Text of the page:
We were a bit more working collectively as a band. We wrote most of that music together in the rehearsal room. At various points we would stop and discuss things that seemed important. If there was anything ever contentious about a song, if something didn’t sound right, we’d all stop and tell each other our opinions. We’ve learned to become a lot better at addressing each other’s roles in the band and adjusting our own roles as well … We’ve become better at playing with each other. That was definitely something we worked hard on.
What’s next in store for the band?
We’re working on some new music. I think we’re going to try and release an EP before the summer begins. We’re touring until the end of August, I don’t know. I imagine we’d have to take some time off, we’ve been on the road for a long time now and it would be good to have another break before we start writing some new music. We haven’t made any big plans yet. We’re still writing songs, so I think that’s a good plan.
Do you have any dream collaborations with artists you’d like to pursue, as a band and for yourself?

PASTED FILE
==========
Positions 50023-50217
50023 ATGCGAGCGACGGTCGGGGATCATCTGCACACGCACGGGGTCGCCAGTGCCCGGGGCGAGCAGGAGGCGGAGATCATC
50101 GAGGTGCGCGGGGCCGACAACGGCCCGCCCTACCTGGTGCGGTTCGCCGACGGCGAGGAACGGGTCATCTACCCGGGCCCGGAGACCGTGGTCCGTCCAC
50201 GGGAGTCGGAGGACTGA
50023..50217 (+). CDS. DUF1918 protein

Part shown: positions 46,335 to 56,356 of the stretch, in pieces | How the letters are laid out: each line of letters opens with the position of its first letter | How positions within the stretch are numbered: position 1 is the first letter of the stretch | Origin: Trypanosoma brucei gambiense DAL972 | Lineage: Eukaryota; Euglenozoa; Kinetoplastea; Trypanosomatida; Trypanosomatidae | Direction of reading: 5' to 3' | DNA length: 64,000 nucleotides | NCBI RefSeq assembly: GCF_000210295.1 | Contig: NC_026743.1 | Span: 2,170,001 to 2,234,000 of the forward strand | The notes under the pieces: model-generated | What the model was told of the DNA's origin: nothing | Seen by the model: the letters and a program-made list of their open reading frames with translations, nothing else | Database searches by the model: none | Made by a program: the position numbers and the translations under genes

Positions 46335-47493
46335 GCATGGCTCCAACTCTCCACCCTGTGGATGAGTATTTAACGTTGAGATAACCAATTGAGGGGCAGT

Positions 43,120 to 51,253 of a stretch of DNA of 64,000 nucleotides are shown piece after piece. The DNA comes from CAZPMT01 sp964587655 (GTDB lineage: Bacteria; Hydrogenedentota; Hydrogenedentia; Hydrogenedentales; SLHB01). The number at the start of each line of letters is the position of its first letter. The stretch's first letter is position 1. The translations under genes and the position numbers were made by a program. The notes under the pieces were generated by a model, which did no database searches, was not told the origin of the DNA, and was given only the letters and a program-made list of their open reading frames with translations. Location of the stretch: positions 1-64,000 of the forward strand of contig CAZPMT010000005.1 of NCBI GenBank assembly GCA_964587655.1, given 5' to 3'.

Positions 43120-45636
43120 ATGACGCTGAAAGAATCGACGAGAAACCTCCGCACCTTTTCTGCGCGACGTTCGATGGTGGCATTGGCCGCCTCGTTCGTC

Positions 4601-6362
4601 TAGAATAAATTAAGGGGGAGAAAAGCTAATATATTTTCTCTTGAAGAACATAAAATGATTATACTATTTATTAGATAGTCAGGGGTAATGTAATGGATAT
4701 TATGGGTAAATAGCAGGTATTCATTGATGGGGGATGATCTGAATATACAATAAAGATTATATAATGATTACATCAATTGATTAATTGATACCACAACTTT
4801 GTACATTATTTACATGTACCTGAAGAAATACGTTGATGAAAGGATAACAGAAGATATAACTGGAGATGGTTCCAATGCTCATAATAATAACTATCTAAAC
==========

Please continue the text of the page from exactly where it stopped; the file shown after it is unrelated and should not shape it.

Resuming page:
As a band, there’s nobody really who we necessarily all agree on in terms of a dream collaboration. I think … we would like to work with maybe a film director or something and make a soundtrack for a film. That would would be very interesting.
You mentioned a documentary in an interview. Is that something that’s close to happening?
We have a lot of footage from recording the album that can be edited together at some point. It would be nice to put something together and put it on the Internet. I’m sure there would be a handful of people out there who’d be intrigued to gain some insight on the way we work.
Bloc Party performs live in Manila on March 22, 2013, at World Trade Center. For tickets, visit Ticketnet at www.ticketnet.com.ph.